What Are KYC and AML Requirements for Financial Services and Why Do They Matter?

KYC, AML and Identity Verification

Understanding who financial services clients are and the risks they pose is fundamental to achieving regulatory compliance. Balancing that with fast, convenient onboarding can help organizations build trust and fuel growth.

Know Your Customer (KYC) and Anti-Money Laundering (AML) regulations govern financial services nearly everywhere in the world. Those regulations require companies gather and verify identity information, run sanction checks and perform due diligence to achieve compliance and mitigate risk.

Financial Services Compliance Requirements

Financial services are highly regulated in all their forms. Some compliance requirements apply to the entire industry, while others focus on specific sectors, such as wealth management and online trading. 

Financial services regulations vary by country and, in many instances, by state or province. Adding to the complexity, the requirements often change with updates or new guidance.

Financial crime compliance requirements are designed to counter crimes such as:

  • Money laundering
  • Cybercrime
  • Bribery
  • Corruption
  • Securities and commodities fraud
  • Bank fraud
  • Mortgage fraud
  • Insurance fraud
  • Embezzlement
  • Insider trading
  • Market manipulation
  • Credit fraud

Despite shifting compliance requirements around the world, there are some consistencies.

Program Governance

Compliance needs robust corporate governance, ongoing operational controls, sufficient staff and regular training to carry out its mandate. 

Data Privacy and Security

There are numerous data laws governing financial information. Privacy laws mandate requirements for personal data. Financial privacy laws determine how personal financial data is handled and shared. Digital records laws dictate standards for securely storing and managing financial records.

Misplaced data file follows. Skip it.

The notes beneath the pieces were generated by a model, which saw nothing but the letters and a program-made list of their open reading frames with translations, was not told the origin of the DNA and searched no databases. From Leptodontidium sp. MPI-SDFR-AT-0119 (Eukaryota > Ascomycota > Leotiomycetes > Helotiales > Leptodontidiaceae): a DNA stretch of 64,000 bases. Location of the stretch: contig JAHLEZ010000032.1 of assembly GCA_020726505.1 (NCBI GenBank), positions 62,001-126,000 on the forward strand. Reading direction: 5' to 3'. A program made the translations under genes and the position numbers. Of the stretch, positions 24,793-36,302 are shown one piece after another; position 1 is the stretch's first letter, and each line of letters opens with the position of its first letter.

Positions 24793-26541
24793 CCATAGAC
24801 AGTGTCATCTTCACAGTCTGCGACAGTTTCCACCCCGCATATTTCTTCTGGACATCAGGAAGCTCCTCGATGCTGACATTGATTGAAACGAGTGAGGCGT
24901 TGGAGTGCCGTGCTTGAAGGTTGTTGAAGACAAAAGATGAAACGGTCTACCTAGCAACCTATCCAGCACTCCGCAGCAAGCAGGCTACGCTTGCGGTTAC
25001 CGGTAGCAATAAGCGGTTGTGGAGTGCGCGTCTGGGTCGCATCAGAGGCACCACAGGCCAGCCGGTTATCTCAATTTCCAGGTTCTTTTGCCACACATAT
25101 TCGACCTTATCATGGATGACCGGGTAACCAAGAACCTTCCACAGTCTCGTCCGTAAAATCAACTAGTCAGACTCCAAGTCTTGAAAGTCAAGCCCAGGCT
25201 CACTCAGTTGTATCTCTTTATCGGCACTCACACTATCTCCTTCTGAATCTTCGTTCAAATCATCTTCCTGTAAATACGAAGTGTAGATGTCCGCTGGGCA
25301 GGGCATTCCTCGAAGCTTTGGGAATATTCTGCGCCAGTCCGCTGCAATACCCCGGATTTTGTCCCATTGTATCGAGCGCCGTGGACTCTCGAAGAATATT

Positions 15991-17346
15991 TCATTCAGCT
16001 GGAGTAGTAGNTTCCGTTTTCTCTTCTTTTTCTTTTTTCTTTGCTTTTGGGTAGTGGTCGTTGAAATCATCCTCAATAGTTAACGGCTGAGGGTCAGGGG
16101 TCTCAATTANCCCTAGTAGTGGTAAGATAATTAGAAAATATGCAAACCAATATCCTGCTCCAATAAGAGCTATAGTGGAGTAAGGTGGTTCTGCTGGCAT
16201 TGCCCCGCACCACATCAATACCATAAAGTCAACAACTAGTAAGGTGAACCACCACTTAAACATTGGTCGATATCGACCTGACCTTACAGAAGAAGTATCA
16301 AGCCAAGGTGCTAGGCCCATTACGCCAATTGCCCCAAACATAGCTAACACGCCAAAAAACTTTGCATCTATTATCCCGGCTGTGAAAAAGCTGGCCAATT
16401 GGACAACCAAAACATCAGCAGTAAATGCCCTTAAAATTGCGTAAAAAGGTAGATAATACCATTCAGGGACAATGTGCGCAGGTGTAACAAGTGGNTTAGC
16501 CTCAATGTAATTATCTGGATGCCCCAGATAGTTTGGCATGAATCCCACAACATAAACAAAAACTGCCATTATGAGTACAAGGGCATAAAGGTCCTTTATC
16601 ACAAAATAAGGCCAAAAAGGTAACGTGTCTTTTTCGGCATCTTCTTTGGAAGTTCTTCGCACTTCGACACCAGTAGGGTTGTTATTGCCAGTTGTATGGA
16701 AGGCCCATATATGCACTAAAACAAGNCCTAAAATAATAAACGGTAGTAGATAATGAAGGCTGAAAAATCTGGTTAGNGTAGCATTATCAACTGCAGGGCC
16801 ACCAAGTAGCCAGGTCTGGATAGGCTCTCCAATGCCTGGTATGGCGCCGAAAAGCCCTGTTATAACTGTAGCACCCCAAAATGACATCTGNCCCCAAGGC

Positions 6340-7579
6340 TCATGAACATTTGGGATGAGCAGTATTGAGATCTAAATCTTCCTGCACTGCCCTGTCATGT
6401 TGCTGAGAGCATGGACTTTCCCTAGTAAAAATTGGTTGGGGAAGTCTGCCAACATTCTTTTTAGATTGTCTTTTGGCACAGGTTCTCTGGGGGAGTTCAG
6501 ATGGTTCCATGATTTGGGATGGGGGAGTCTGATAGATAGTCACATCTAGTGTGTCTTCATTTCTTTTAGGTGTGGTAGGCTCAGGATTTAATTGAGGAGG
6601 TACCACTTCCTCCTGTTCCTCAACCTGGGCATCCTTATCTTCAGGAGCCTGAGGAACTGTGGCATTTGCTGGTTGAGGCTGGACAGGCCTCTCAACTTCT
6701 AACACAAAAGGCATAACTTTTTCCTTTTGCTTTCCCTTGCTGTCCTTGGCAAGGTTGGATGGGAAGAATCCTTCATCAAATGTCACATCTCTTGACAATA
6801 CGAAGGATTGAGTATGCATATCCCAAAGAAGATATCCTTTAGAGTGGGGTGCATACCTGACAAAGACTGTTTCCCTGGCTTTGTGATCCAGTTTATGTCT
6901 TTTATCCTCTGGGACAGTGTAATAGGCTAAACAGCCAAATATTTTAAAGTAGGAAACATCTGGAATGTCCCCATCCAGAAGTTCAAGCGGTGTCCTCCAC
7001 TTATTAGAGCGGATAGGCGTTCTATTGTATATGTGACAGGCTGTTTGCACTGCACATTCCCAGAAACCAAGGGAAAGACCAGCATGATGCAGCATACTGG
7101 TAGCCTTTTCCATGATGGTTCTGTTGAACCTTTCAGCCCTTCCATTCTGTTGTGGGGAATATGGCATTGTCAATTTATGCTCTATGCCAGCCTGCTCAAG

Data lifecycle management processes can help organizations manage storing, using, sharing, archiving and destroying financial information.

Risk-Based Approach

A risk-based approach is a strategy of systematically analyzing the business, customers, partners, regulators, and the security and risk environment. A solid compliance program is characterized by understanding potential risk and taking corresponding actions.


Running identity checks and watchlist screening helps prevent bad actors from getting an account. Those measures also help inform the due diligence process and establish risk profiles.

Organizations can also apply AML and KYC at key steps in the customer journey, such as in response to unusual account activity, exceeded transaction thresholds, major withdrawals, changes in personal information and account changes.

Payment Security

Compliance depends on ensuring funds flow securely in and out of accounts. Secure account access controls must be in place to protect against fraud, money laundering, account takeovers and other malicious activities.

Account Monitoring

It’s not enough to perform due diligence at account opening. Transaction values and types can change, altering the account’s risk profile. Transaction monitoring also can help reduce fraud, mitigate risk and improve operational control.